WooCommerce generates shop, category, tag, single product breadcrumbs out of the box. Such breadcrumbs should follow your WooCommerce permalink settings. For example, I use the “Shop base with category” option under WordPress > Permalinks. In my case, by default, a product belonging to category “Uncategorized” has an URL = “https://example.com/shop/uncategorized/product-name/” and its single product page breadcrumbs follow that same rule: “Home / Shop / Uncategorized / Product Name”.
Now, what if I want to rename one of the items? What if I want to replace one of the breadcrumb items with something else? Well, WooCommerce gives us a cool filter called “woocommerce_get_breadcrumb” that we can use to edit the breadcrumb content before displaying it. In this post, we will see how to add a suffix to product categories and also how to replace the product name with the SKU value. Enjoy!
By default, WooCommerce displays 4 products per row in the shop page. This is nice for almost any ecommerce website, however in certain cases you might want to change this setting in order to show full-width products (a.k.a. one product per row).
In this post we’ll look at the alternatives you have in regard to changing this setting, and also some CSS adjustments to make the 1-product-per-row shop page look better. Enjoy!
WooCommerce product reviews shows by default in the “Reviews” tab in the single product page. But what if, like me, you’re using custom sales pages and need to show such reviews elsewhere – by using a shortcode?
I’ve spent some time doing this for two Business Bloomer pages, the contact page (beside the request a quote form) and the Bloomer Armada sales page (just above the pricing table), so I thought it would have been great sharing the snippet with you. Enjoy!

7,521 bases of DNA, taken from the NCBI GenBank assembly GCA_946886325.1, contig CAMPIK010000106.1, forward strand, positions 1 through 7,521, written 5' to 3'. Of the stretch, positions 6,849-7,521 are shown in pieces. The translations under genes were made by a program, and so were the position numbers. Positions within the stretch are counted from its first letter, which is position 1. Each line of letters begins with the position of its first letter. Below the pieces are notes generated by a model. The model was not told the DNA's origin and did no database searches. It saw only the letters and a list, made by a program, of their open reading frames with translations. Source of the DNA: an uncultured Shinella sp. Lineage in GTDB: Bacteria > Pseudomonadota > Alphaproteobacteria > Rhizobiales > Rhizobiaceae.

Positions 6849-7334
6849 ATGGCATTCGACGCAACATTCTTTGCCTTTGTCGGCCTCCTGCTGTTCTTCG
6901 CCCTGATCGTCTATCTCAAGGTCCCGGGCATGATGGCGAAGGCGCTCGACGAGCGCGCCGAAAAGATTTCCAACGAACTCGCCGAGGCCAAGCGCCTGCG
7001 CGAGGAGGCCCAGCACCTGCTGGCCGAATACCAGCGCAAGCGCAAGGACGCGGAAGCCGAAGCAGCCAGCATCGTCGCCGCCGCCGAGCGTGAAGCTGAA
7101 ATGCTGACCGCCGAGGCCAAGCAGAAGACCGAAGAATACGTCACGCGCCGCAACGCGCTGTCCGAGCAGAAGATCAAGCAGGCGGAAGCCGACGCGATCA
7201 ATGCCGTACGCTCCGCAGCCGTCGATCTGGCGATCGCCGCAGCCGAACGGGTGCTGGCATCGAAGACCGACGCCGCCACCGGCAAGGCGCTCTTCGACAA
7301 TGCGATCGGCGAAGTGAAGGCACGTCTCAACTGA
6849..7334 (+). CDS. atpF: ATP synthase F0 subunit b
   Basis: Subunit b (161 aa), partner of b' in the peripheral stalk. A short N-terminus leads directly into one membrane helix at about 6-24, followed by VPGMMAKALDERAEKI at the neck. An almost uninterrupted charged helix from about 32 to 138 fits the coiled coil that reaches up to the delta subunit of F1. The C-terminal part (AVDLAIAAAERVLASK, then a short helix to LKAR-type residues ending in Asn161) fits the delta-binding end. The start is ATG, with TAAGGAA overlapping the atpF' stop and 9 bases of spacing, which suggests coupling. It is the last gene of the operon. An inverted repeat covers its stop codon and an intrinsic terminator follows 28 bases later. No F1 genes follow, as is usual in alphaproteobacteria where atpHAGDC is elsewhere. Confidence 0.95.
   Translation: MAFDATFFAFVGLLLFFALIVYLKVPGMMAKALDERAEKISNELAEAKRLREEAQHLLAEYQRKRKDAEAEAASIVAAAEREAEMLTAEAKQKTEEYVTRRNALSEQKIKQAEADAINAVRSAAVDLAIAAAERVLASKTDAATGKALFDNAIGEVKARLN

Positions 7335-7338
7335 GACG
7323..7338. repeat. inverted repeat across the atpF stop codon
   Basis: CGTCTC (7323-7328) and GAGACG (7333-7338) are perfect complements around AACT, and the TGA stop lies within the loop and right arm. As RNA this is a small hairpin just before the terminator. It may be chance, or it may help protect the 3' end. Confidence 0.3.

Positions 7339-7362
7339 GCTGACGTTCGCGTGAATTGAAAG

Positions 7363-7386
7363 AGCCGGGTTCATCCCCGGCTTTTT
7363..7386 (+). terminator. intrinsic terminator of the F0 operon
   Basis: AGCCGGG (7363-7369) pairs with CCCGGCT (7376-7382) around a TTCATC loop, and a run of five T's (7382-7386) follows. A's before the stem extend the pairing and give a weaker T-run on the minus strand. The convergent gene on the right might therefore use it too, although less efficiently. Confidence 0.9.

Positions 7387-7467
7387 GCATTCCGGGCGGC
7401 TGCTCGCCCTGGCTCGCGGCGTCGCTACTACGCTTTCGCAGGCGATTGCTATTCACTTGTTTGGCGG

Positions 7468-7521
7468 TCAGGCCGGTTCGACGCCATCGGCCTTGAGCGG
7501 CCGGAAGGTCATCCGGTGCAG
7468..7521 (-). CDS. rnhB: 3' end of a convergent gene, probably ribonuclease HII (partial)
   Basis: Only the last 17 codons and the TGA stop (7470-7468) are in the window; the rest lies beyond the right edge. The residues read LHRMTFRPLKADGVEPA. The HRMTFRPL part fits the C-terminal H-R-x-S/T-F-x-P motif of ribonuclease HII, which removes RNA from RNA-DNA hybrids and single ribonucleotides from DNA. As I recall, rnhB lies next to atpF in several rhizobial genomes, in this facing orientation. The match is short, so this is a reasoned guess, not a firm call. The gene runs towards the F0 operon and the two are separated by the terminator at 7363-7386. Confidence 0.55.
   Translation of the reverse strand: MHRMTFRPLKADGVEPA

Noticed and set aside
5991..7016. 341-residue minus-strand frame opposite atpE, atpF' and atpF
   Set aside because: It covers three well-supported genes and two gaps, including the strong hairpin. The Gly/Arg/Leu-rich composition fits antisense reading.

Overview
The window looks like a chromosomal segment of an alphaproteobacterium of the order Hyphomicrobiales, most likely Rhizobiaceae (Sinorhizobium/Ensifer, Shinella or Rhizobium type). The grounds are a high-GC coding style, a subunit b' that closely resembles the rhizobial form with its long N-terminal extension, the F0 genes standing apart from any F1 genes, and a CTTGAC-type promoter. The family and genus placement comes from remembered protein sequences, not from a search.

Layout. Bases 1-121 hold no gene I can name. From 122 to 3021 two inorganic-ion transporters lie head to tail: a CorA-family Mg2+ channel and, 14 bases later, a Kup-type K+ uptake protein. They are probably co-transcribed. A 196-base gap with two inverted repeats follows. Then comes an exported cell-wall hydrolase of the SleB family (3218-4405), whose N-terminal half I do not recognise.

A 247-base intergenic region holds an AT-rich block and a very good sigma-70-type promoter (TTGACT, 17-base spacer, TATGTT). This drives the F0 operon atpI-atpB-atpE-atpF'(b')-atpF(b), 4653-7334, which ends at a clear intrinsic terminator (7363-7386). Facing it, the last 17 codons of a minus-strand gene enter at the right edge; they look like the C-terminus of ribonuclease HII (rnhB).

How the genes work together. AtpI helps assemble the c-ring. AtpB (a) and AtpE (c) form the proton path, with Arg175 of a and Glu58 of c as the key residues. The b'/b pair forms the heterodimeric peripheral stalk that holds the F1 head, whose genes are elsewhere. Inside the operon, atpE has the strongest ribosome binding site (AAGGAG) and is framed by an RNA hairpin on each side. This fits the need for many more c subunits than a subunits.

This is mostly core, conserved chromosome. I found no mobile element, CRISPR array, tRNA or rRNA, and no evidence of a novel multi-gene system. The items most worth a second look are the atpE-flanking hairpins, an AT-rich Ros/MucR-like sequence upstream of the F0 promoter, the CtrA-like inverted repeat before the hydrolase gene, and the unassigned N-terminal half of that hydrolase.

The standard layout for the WooCommerce single product page features the main/featured product image on the left and the title/add to cart on the right. But what if you need to turn that image into a hero one i.e. a full width featured image, and push the title and add to cart button under it?
Well, for once, we’ll take a look at a CSS-only snippet. Sometimes the easiest things are also the ones that work brilliantly. Enjoy!
If you sell no downloadable products, the Downloads section of the WooCommerce My Account page will always be empty (in this case, you should completely hide the My Account Download tab). Besides, if you do sell downloadable products but customers never purchased such items, the same will happen.
So, what if you wanted to grant at least a default download file to all your customers? Well, the “woocommerce_customer_get_downloadable_products” WooCommerce filter allows us to add files to the list (empty or non empty) of customer downloadable files. Here’s how it’s done!
Basically, in this article, you will see how to write custom content for your WooCommerce Thank You page as a separate WordPress Page, so that you can use WYSIWYG, Gutenberg or a page builder to create something unique, and then ask WooCommerce to “get it” and “include” such page inside the default order-received endpoint.